That same day, when a reporter with connections to what prosecutors described as a "high-ranking Trump Campaign official" asked Stone what Assange had and said they hoped "it's good," Stone allegedly replied, "It is. I’d tell [the high-ranking Trump Campaign official] but he doesn’t call me back."
On Oct. 3, Stone tweeted, “I have total confidence that @wikileaks and my hero Julian Assange will educate the American people soon #LockHerUp.” On Oct. 5, he went further: “Libs thinking Assange will stand down are wishful thinking. Payload coming #Lockthemup.”
On Oct. 7, WikiLeaks published the first of the emails hacked from Podesta. Prosecutors said Stone claimed credit for "correctly predicting" the release to senior Trump campaign officials.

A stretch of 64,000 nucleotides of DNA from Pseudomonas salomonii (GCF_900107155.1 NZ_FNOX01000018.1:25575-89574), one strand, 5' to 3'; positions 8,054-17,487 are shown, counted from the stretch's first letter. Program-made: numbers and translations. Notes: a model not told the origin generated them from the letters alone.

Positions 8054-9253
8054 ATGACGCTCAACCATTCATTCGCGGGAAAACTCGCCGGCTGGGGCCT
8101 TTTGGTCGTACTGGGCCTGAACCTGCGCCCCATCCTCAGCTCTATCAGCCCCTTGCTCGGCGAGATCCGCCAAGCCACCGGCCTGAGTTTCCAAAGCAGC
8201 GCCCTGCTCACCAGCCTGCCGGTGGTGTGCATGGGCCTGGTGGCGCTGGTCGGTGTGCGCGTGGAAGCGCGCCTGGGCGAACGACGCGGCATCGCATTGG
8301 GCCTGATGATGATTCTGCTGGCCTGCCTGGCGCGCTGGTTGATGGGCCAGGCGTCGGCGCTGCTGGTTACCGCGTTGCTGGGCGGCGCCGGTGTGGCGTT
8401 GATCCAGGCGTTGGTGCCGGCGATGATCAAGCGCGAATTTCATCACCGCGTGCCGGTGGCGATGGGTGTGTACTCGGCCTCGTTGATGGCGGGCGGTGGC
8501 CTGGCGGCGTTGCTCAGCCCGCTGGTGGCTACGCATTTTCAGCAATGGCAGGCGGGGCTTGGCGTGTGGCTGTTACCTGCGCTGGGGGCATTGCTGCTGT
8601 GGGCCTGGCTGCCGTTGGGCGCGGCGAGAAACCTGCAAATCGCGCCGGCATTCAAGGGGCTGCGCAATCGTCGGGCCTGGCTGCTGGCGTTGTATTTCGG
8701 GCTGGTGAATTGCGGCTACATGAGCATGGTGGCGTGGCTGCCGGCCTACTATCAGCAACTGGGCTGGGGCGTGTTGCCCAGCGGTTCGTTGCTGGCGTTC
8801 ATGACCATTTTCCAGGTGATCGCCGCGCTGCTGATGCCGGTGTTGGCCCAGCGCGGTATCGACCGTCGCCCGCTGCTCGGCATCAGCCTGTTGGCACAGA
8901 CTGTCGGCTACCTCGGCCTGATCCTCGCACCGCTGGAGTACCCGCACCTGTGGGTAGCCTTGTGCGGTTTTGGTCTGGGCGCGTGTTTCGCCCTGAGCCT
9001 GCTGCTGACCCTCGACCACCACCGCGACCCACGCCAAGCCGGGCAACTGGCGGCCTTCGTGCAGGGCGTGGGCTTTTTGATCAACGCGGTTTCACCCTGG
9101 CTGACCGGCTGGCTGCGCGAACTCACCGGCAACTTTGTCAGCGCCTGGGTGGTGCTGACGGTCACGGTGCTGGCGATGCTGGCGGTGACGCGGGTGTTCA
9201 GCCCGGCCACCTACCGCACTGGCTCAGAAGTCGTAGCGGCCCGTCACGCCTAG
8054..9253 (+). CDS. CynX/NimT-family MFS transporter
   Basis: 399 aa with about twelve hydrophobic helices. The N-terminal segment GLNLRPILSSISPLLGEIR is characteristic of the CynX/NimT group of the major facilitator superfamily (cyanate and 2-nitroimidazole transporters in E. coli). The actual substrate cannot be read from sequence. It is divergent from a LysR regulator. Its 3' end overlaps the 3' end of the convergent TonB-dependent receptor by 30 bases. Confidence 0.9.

Throughout the course of the special counsel’s investigation, many Stone associates have been called to testify before the grand jury and otherwise talk with Mueller’s team about a variety of matters.
Jason Sullivan, a social media specialist who worked with Stone, testified in early June 2018. John Kakanis, who had worked as Stone’s driver and accountant, was also called to testify. Kristin Davis, a woman who had been known as the Manhattan Madam and had worked for Stone during the campaign, also testified. Andrew Miller, another assistant to Stone, turned over documents and was ordered to testify — but Miller challenged the special counsel’s authority to subpoena him, a case that was appealed to the DC Circuit last year with no apparent resolution.